Readers of Hand’s book will have a happy tour of many aspects of probability, delivered by a guide who is knowledgeable and funny. Even if some of the math gets by you, the astonishing stories are sure to impress you, like the ones about people who have won the lottery more than once. Spare a little sympathy, however, for Maureen Wilcox, who in 1980 bought lottery tickets in both the states of Massachusetts and Rhode Island. She picked all the right numbers, too. Except the numbers she picked for Rhode Island won in Massachusetts, and vice versa.
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The Improbability Principle begins by recounting what David Hand calls the simply unbelievable coincidence of three unrelated events: (1) In November 1971, author George Peifer gives an annotated copy of his novel The Girl from Petrovka to a friend. (2) His friend loses the copy in Bayswater, London. (3) In the summer of 1972, actor Anthony Hopkins waiting for an underground train at Leicester Square tube station, sees a discarded book lying on the seat next to him. It is Peifer's annotated copy of The Girl from Petrovka. Hopkins had been unsuccessfully searching London bookstores for the book. As if that was not coincidence enough, more was to follow. When he had a chance to meet the author, Hopkins told him about his find. A quick check of the annotations in the copy Hopkins found showed that it was the very same copy that Peifer's friend had mislaid.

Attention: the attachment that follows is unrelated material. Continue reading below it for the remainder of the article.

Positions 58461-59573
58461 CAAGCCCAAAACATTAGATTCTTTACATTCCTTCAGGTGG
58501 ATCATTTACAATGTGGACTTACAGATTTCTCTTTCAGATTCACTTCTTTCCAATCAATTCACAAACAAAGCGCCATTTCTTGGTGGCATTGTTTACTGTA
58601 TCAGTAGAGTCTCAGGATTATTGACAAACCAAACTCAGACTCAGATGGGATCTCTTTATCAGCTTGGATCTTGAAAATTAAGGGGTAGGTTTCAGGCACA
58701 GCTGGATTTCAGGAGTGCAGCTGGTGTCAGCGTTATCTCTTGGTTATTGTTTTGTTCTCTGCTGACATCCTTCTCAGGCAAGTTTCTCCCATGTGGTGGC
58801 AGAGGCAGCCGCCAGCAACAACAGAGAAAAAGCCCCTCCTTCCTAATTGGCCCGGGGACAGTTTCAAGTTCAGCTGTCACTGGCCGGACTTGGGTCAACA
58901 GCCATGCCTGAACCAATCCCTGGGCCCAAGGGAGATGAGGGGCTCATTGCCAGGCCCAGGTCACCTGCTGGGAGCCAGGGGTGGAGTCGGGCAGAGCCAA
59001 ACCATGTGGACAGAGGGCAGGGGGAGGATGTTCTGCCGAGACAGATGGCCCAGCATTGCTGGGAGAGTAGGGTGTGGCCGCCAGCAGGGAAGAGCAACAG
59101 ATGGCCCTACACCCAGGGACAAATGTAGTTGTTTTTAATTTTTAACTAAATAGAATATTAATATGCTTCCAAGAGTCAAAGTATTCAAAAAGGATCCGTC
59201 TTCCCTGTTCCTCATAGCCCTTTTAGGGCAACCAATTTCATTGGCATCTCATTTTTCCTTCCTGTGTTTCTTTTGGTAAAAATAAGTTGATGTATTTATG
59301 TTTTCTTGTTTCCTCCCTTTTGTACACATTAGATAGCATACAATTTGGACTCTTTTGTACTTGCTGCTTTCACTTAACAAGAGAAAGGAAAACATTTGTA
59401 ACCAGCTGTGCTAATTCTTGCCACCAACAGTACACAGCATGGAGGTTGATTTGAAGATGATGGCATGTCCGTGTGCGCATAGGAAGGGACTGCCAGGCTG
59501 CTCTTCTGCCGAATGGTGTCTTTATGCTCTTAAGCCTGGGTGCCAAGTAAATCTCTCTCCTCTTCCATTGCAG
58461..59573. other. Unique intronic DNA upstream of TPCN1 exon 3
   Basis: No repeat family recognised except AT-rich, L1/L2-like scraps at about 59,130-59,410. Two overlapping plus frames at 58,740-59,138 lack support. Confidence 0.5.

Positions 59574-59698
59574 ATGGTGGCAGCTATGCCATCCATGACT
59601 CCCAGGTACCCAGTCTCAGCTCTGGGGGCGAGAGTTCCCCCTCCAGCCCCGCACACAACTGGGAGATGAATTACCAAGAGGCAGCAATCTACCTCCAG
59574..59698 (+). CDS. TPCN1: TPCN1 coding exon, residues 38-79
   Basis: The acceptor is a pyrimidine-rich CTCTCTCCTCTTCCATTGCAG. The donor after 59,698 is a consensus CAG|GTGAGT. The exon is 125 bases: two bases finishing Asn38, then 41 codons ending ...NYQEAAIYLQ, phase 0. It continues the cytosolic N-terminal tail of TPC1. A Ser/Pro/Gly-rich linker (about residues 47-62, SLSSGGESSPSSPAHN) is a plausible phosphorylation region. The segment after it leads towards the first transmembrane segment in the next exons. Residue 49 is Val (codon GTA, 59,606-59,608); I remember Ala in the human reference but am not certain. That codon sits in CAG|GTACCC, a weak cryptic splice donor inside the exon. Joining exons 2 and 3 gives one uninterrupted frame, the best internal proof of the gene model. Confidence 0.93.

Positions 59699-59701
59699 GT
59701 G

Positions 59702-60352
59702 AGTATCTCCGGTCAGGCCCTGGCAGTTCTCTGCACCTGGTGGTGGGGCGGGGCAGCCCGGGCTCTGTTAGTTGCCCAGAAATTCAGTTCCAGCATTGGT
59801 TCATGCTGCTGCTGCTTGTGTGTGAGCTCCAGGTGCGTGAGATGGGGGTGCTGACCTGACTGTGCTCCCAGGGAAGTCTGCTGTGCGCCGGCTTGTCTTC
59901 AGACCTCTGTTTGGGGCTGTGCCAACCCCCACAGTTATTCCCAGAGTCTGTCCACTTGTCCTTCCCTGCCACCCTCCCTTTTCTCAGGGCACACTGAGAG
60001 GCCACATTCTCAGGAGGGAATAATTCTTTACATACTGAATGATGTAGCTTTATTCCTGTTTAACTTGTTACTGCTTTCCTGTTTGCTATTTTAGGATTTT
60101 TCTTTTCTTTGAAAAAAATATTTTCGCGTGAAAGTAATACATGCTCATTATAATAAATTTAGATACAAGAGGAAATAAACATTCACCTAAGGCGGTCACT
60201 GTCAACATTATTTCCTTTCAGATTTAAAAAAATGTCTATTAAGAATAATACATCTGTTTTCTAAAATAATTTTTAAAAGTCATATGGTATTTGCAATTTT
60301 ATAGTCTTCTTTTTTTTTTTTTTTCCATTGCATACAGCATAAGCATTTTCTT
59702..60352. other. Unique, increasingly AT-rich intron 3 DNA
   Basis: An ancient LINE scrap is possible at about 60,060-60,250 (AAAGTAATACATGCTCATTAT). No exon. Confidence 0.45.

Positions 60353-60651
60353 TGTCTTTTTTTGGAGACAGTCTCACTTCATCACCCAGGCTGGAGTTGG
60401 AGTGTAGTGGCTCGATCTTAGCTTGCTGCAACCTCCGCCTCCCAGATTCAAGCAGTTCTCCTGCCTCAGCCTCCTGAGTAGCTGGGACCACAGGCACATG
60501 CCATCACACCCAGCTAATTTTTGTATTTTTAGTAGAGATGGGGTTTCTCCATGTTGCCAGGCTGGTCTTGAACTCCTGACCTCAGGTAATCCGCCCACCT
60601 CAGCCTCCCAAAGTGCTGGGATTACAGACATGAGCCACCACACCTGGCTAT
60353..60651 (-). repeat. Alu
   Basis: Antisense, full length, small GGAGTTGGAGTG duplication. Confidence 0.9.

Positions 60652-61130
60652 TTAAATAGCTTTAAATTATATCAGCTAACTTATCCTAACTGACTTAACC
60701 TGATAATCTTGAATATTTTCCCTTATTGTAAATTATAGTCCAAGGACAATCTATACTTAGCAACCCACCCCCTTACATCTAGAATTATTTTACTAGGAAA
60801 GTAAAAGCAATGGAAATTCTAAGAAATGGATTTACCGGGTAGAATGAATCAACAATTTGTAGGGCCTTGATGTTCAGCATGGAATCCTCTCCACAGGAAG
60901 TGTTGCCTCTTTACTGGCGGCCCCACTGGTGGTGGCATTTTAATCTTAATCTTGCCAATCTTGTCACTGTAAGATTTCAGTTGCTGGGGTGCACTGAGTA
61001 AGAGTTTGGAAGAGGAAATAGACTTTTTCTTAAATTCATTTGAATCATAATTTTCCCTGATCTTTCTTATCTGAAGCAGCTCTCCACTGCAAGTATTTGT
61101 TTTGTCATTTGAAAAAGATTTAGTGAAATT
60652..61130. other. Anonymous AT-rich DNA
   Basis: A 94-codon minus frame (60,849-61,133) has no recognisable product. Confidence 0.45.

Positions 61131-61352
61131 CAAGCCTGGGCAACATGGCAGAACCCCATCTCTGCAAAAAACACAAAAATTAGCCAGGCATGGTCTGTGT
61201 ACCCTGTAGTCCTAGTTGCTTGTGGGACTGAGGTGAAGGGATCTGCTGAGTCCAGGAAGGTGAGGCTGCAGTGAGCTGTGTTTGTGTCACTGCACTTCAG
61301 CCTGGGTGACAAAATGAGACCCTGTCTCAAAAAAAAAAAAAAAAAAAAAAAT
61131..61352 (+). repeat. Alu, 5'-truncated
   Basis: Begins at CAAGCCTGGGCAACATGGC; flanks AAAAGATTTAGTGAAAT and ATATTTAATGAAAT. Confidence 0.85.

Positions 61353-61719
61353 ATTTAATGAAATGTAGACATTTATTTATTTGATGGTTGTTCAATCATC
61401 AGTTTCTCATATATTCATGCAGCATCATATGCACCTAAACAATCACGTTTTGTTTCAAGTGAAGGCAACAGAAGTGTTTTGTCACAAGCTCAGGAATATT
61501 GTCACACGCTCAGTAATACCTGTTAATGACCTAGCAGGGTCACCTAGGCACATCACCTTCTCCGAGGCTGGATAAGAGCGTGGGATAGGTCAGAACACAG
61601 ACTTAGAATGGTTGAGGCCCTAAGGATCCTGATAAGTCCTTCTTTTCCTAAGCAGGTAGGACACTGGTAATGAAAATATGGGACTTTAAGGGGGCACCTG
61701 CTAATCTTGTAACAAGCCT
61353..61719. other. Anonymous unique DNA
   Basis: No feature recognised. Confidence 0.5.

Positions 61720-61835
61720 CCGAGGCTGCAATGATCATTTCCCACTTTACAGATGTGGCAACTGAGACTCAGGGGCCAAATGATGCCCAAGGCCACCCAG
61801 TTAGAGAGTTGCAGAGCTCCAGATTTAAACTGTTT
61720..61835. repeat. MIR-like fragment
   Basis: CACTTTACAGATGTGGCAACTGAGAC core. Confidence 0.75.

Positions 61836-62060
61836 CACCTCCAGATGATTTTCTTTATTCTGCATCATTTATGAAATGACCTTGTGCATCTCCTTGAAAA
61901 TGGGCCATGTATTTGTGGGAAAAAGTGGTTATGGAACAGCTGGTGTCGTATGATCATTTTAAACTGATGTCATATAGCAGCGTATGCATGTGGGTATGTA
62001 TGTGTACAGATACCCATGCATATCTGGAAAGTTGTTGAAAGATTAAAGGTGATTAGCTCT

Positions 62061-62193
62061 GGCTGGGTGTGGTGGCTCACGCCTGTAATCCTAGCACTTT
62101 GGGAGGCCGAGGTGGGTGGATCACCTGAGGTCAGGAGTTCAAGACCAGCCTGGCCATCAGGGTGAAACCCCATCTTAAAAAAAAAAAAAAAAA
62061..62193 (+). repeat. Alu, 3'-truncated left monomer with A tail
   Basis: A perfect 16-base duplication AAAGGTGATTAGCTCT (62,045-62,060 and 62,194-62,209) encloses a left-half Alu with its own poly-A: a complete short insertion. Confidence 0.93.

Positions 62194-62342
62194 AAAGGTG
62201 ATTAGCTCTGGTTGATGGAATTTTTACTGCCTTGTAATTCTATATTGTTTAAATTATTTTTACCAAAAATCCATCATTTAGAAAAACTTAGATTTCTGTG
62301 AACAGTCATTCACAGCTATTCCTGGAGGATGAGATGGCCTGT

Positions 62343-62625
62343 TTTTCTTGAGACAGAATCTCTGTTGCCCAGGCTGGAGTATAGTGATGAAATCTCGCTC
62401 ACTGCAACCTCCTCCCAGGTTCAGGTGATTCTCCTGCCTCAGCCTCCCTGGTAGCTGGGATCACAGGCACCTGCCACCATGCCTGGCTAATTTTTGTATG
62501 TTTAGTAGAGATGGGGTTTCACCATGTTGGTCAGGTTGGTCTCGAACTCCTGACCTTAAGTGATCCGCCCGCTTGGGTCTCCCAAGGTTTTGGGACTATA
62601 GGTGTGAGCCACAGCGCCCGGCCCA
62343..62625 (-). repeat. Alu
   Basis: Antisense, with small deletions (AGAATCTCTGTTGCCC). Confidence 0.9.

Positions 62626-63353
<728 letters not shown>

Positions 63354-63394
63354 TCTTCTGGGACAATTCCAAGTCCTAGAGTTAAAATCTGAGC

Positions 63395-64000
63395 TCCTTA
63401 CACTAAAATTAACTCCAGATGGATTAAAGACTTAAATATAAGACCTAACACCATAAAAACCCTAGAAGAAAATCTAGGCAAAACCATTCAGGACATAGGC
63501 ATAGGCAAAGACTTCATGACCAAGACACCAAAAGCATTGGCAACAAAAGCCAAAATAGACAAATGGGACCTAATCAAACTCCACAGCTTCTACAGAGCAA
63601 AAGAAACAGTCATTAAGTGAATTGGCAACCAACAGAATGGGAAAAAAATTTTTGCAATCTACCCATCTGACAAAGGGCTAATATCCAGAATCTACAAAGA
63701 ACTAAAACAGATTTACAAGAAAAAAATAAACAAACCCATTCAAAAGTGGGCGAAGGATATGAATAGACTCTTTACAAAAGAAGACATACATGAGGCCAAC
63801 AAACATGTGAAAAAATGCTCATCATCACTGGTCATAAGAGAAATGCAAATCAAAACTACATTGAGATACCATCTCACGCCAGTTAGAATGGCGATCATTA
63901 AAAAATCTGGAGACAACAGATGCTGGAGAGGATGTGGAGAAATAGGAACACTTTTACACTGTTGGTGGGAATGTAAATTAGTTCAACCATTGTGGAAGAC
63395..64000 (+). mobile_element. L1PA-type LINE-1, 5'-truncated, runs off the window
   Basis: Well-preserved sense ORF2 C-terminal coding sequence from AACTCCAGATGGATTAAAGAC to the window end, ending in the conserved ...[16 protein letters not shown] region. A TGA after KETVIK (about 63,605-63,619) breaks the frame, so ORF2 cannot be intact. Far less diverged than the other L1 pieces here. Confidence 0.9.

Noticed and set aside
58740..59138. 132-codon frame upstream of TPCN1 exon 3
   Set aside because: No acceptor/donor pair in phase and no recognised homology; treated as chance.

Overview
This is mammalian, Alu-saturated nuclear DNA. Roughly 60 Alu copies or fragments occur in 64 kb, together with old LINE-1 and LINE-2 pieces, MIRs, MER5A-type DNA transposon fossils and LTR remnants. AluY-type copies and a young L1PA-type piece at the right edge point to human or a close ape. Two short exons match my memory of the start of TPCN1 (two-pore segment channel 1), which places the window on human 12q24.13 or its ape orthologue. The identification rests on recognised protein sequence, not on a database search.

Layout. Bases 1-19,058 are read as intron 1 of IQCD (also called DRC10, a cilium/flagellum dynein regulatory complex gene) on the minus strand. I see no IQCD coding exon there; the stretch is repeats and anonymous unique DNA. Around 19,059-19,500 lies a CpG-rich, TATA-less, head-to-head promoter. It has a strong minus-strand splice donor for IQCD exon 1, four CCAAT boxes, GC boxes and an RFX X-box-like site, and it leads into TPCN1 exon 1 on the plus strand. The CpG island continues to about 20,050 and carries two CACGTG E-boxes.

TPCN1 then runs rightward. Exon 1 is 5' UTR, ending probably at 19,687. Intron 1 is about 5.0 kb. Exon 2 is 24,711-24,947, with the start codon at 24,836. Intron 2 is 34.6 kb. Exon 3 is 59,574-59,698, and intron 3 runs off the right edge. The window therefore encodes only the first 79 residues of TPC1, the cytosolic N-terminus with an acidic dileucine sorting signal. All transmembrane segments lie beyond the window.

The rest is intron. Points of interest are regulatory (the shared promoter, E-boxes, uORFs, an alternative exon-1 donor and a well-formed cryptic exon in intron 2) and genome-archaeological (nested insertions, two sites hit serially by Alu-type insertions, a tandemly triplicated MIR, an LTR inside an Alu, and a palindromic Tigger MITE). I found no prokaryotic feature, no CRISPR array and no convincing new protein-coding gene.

Hand explains that theses and similar coincidences are explained by the ‘improbability principle’, which he elaborates upon in the book. He asserts that extremely improbable events are commonplace; a consequence of a collection of more fundamental laws which all tie together to lead inevitably and inexorably to the occurrence of such extraordinarily unlikely events. According to these laws, and the improbability principle, the universe is in fact constructed so that these coincidences are unavoidable: the extraordinarily unlikely must happen; events of vanishingly small probability will occur. In The Improbability Principle Hand endeavors to resolve the apparent contradiction between the sheer unlikeliness of such events, and the fact that they nevertheless keep on happening.